An adult human has 206 bones. However, at birth, a newborn has more than 270 bones. Eventually, some of these bones fuse together when a child grows. For example, the bones of the skull also known as the cranium, as well as the bones of the sacrum and coccyx of the backbone, fuse together. The skeleton accounts for 12-20 percent of a person's body weight. There are also fused bones in the pelvic area. During pregnancy, the skeleton of a fetus is cartilaginous and this eventually becomes replaced by bone. Bones are places for muscles to attach and provide a framework and a support for the body.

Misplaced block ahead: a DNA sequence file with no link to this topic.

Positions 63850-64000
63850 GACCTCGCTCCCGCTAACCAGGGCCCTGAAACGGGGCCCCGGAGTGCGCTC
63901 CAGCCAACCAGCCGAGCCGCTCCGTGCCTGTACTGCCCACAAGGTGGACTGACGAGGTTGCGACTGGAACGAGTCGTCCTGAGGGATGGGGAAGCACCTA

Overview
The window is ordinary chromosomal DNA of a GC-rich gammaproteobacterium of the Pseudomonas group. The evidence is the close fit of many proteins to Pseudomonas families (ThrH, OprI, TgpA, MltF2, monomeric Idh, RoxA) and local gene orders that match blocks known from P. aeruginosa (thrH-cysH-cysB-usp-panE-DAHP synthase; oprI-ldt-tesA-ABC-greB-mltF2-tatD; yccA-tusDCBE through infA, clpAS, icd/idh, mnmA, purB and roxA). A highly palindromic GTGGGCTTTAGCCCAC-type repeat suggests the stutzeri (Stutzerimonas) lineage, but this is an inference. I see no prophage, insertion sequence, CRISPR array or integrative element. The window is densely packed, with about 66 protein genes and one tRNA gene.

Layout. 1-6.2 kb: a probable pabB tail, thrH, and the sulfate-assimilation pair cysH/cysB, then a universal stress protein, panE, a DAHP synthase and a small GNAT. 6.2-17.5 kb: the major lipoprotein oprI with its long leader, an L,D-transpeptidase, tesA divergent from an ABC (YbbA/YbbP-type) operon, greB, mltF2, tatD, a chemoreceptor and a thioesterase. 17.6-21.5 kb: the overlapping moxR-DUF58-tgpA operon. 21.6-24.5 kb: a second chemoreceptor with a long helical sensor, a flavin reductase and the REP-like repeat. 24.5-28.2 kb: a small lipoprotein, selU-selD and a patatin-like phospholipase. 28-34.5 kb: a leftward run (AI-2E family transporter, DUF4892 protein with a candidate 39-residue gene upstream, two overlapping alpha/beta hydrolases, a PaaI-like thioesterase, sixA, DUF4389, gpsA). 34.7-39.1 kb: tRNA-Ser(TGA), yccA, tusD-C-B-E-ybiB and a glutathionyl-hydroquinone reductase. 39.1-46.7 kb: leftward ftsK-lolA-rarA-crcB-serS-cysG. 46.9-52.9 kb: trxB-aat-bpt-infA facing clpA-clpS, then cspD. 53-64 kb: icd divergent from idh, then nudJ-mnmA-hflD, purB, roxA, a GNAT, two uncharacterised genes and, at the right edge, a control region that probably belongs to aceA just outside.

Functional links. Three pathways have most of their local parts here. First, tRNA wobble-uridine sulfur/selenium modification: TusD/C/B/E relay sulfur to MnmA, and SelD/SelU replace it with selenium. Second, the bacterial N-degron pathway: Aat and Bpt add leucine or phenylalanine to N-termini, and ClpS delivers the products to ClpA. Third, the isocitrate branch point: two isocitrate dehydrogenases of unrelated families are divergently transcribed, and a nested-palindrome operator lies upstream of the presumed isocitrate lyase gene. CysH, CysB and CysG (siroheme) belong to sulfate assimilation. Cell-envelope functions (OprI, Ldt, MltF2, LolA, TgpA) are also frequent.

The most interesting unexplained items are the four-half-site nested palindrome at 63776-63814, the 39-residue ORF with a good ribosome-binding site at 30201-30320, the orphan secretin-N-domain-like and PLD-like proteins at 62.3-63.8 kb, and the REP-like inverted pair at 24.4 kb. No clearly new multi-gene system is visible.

When a baby is born he contains 300+ bones that are in form of cartilage, as to make it possible for a baby to be born without being hurt because cartilage can easily bend. When the baby grows his bones fuse together forming large strong bones. Therefore when the baby is an adult and the growth and development of bones stop, he has 206-207 bones in his body.